Friday, March 28, 2008

Homeland Policy (part two)

Report on night number two of the closed-door policy: Noah went to bed last night just after 7:00. He woke briefly at 8:30. Matthew was working furiously on a job application in the office under Noah's bedroom, and when he telephoned a friend to request a reference, his voice carried through the ceiling. I held my breath as I heard Noah cry briefly, go to the door, and then returning to tumble back into bed. Total time awake, three minutes. He awoke next in the middle of the night, for seven minutes, and then slept again until 6:00 in the morning. I am filled with gratitude at his goodness. I am not yet relaxed about this whole thing, as evidenced by my complete attention to the total number of minutes he is alone and awake in his bedroom, but I creep toward adjusting.

Thursday, March 27, 2008

Domestic Policy and (En)treaties

The prolific musician Paul Simon released a greatest hits collection in 1988 called "Negotiations and Love Songs" and yesterday I woke thinking how apt and wry a title this is becoming for my newest experiences of Noah's toddlerhood. Parenting Noah in the last several weeks has brought me the farthest out of my comfort zone as I've been to date. I'm sure this is just the beginning, but it has been a hard realization after so many truly blessed months of feeling like a competent mother.

Noah is 20 months old, and exploring his world as much he possibly can. This includes strengthening his independence, while of course continuing to be very dependent. A situation none of us would find easy or fun, and yet it has startled Matthew and I at moments to see Noah asserting so LOUDLY and ADAMANTLY about how he doesn't want us to pull off his shirt before bathtime, or doesn't want us to touch the tower of blocks, or any number of things that we've coasted along doing forever until now. It's not about rhyme or reason, and largely causes us to smile a lot and offer empathetic support for Noah finding his way while we try to stay out of the way. Except, of course, for the point of this blog - the real rub. Noah's sleep has been really disrupted, for nights on end, more than ever in his life. Therefore, so has ours.

Our history with sleep involves co-sleeping with Noah until he was 16 months old, when he then moved to a single mattress bed on the floor of our room for two months, and then in January moved down the hall into his own room. He's never slept in a crib. Once he'd really settled into his room, I weaned him from breastfeeding at night, and then weaned him from having me lie down and/or sleep with him, which brings us to where we have been for some weeks now - I have continued to respond to his wakeful cries in the night by going and sitting by him on the bed until he falls asleep, and then would creep back to my own bed. A few weeks ago we hit a plateau as this "I want...Can I get?" phase started and it started to be five times a night that he would call for me. Then he wouldn't fall asleep deeply enough so I could get out his door before he woke and cried for me again. Then he was getting out of bed and padding down the hall to get me several times a night.

While I've had tired nights before, and actually Noah has never slept all the way through a night, what was excruciating about this was that as a parent I had arrived at the edge of a new cliff. Each transition before I had been able to help Noah make by remaining physically close to him. Looking back I don't know whether this was more comforting to him or me. As Matthew and I gathered information and talked in the last two days to come up with a new plan together to help Noah get better sleep and stay in his room at night, it became clear that he would not be able to enter a process of disorganization and then problem-solving to learn to comfort himself if I (or Matthew) was always there to do the job for him. And the fact that all three of us were now sleeping poorly despite my dogged response to Noah's cries was telling us that change was again upon us. So Matthew and I wrangled and struggled and talked and finally agreed that we would do the most scary thing we've had to do so far with Noah: shut his bedroom door.

To type that, it seems very inocuous compared to the strong negative connotations both Matthew and I had with doing this. Neither of us are proponents of the "cry it out" method and we know that our tolerance for Noah's crying, discomfort, and distress is pretty low. We both feared traumatizing him by withdrawing from him and containing him in his room. But we finally agreed that we could talk with him about this plan, would place a new nightlight in the room, offer a lovey to him that he could use or not use, and would try it. A child development specialist we rely on for assistance had offered in a phone call yesterday afternoon that we could try 15 minutes of waiting after Noah wakes in the night, and Matthew and I agreed that we could tolerate this much distress on Noah's part, but not much more more. We enjoyed a bath, putting on pajamas, reading books, and I nursed Noah down to sleep. Matthew and I went downstairs to watch a little t.v. and try to unwind, both basically thinking that the night ahead could be pure hell.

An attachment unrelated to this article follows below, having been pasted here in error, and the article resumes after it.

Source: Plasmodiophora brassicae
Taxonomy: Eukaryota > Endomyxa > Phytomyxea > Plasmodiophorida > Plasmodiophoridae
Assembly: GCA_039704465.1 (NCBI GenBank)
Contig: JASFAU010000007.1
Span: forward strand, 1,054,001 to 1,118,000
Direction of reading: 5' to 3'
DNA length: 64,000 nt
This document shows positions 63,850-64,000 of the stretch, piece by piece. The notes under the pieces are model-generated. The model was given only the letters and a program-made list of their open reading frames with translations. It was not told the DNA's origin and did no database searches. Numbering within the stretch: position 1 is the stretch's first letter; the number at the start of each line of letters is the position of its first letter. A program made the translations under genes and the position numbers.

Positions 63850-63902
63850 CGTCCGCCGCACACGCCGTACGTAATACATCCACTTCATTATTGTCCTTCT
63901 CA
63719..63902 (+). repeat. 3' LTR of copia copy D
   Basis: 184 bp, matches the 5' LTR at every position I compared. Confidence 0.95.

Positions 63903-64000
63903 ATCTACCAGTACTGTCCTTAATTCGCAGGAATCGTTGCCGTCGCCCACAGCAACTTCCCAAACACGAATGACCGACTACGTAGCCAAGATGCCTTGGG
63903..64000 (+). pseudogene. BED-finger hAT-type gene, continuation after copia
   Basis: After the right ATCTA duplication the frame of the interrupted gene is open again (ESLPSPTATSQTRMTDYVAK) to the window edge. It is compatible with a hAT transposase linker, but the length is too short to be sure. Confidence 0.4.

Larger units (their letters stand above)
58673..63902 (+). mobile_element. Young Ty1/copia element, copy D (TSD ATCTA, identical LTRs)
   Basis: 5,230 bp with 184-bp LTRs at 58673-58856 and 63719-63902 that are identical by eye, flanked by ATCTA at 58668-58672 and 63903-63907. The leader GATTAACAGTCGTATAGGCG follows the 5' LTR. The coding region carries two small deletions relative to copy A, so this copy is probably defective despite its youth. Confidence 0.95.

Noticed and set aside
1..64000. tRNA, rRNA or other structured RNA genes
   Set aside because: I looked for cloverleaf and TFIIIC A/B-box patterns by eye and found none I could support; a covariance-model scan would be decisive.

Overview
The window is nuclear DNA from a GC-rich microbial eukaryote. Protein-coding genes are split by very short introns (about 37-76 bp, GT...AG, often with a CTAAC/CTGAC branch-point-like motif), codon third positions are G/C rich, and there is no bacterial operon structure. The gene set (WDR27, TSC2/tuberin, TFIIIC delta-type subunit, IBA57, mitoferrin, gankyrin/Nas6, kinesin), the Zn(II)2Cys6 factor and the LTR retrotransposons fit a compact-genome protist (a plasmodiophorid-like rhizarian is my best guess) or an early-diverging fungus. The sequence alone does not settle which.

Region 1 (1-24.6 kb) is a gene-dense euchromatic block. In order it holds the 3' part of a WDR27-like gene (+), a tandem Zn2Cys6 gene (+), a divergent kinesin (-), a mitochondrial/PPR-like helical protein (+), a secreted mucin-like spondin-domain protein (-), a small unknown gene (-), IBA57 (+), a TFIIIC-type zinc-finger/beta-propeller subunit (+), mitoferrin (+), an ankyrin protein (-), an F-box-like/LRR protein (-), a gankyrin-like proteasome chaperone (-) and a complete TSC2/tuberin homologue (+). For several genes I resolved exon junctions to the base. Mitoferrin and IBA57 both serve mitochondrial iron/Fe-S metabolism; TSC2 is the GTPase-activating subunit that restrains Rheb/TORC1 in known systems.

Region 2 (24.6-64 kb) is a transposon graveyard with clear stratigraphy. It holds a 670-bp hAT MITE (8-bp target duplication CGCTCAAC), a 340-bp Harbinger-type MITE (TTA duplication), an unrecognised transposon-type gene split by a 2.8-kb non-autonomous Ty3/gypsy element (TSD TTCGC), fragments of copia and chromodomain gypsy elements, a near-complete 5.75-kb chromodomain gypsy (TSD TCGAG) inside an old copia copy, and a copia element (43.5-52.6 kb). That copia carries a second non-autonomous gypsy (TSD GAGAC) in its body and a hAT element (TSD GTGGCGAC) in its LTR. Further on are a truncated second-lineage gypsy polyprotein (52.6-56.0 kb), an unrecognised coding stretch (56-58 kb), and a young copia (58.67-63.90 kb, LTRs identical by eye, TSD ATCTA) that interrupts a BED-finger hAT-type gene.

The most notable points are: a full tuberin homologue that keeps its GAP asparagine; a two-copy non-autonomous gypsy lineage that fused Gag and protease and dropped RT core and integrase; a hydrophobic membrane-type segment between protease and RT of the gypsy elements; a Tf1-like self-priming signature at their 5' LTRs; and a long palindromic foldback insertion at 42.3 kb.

Noah woke around the time he usually does in the night - the clock said 11:59. I tensed and both Matthew and I were immediately completely alert and listening. Interestingly, Noah called for Matthew first, an unusual thing for him. Since I had done most of the talking at bedtime about the plan, I think Noah knew that I wasn't going to come tonight. He usually knows when I mean business. So he called for Matthew for about 30 seconds. Then he called for me. Then he called for the cat. "Cat! Caaaaat!" At this time Matthew said "He's so smart." We could hear Noah thinking, trying to figure out what to do. Then he started knocking on his door really loudly. He rattled the doorknob. Matthew and I held hands and listened. Four minutes had passed. Noah started to cry hard, and then quickly began to gag and choke, a really painful thing to hear as any parent knows who has a child who has this secondary response to an unwanted event. A few times when Noah has cried really hard for a long time he has done this. It's AWFUL. Matthew and I had agreed beforehand that if he did that for more than 30 seconds, then Matthew would go in and comfort Noah and try to calm him down and get out of the room again as quickly as possible. Noah stopped and it got quiet for a minute. Matthew said, "He's thinking." I had enough room in my brain to notice how different Matthew and I were responding. I was lying there stiff as a board warding off thoughts that I am a terrible mother, and he was a sports announcer giving an empathetic play-by-play of our son's words and deeds. "He's on his bed," he said next, with some amount of wonder in his voice. It had been six minutes. Noah went back to the door and started really yelling loudly for me. He did this for about another six or seven minutes and unbelievably, 14 minutes from his first cry, we heard him go to his bed. "He's going to safety," said Matthew. At exactly 15 minutes Noah was silent, asleep. I got up and turned up the monitor to hear Noah breathing for a minute, and then got back in bed. Matthew and I debriefed for a few minutes, and went back to sleep. Noah didn't wake again until 6:00 a.m.